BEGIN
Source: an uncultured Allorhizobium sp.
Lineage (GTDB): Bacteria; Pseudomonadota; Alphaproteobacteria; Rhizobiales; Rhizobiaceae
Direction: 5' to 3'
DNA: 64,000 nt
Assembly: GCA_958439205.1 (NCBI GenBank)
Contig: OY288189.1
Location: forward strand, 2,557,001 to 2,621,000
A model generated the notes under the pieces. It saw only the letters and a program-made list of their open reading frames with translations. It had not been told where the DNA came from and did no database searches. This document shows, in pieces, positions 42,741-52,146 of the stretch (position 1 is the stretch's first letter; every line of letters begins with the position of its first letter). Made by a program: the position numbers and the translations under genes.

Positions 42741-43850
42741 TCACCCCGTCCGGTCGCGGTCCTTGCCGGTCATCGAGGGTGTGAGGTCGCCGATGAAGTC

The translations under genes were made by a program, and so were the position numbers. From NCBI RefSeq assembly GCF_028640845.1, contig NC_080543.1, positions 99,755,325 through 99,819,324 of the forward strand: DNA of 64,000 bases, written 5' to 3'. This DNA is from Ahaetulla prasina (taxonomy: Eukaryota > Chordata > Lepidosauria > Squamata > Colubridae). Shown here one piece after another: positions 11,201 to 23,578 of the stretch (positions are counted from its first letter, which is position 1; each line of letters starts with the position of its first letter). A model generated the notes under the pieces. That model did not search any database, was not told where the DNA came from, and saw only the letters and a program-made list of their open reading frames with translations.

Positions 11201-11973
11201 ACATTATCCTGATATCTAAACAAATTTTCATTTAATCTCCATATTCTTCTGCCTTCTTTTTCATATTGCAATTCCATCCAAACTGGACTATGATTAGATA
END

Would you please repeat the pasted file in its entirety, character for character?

Source: an uncultured Allorhizobium sp.
Lineage (GTDB): Bacteria; Pseudomonadota; Alphaproteobacteria; Rhizobiales; Rhizobiaceae
Direction: 5' to 3'
DNA: 64,000 nt
Assembly: GCA_958439205.1 (NCBI GenBank)
Contig: OY288189.1
Location: forward strand, 2,557,001 to 2,621,000
A model generated the notes under the pieces. It saw only the letters and a program-made list of their open reading frames with translations. It had not been told where the DNA came from and did no database searches. This document shows, in pieces, positions 42,741-52,146 of the stretch (position 1 is the stretch's first letter; every line of letters begins with the position of its first letter). Made by a program: the position numbers and the translations under genes.

Positions 42741-43850
42741 TCACCCCGTCCGGTCGCGGTCCTTGCCGGTCATCGAGGGTGTGAGGTCGCCGATGAAGTC

The translations under genes were made by a program, and so were the position numbers. From NCBI RefSeq assembly GCF_028640845.1, contig NC_080543.1, positions 99,755,325 through 99,819,324 of the forward strand: DNA of 64,000 bases, written 5' to 3'. This DNA is from Ahaetulla prasina (taxonomy: Eukaryota > Chordata > Lepidosauria > Squamata > Colubridae). Shown here one piece after another: positions 11,201 to 23,578 of the stretch (positions are counted from its first letter, which is position 1; each line of letters starts with the position of its first letter). A model generated the notes under the pieces. That model did not search any database, was not told where the DNA came from, and saw only the letters and a program-made list of their open reading frames with translations.

Positions 11201-11973
11201 ACATTATCCTGATATCTAAACAAATTTTCATTTAATCTCCATATTCTTCTGCCTTCTTTTTCATATTGCAATTCCATCCAAACTGGACTATGATTAGATA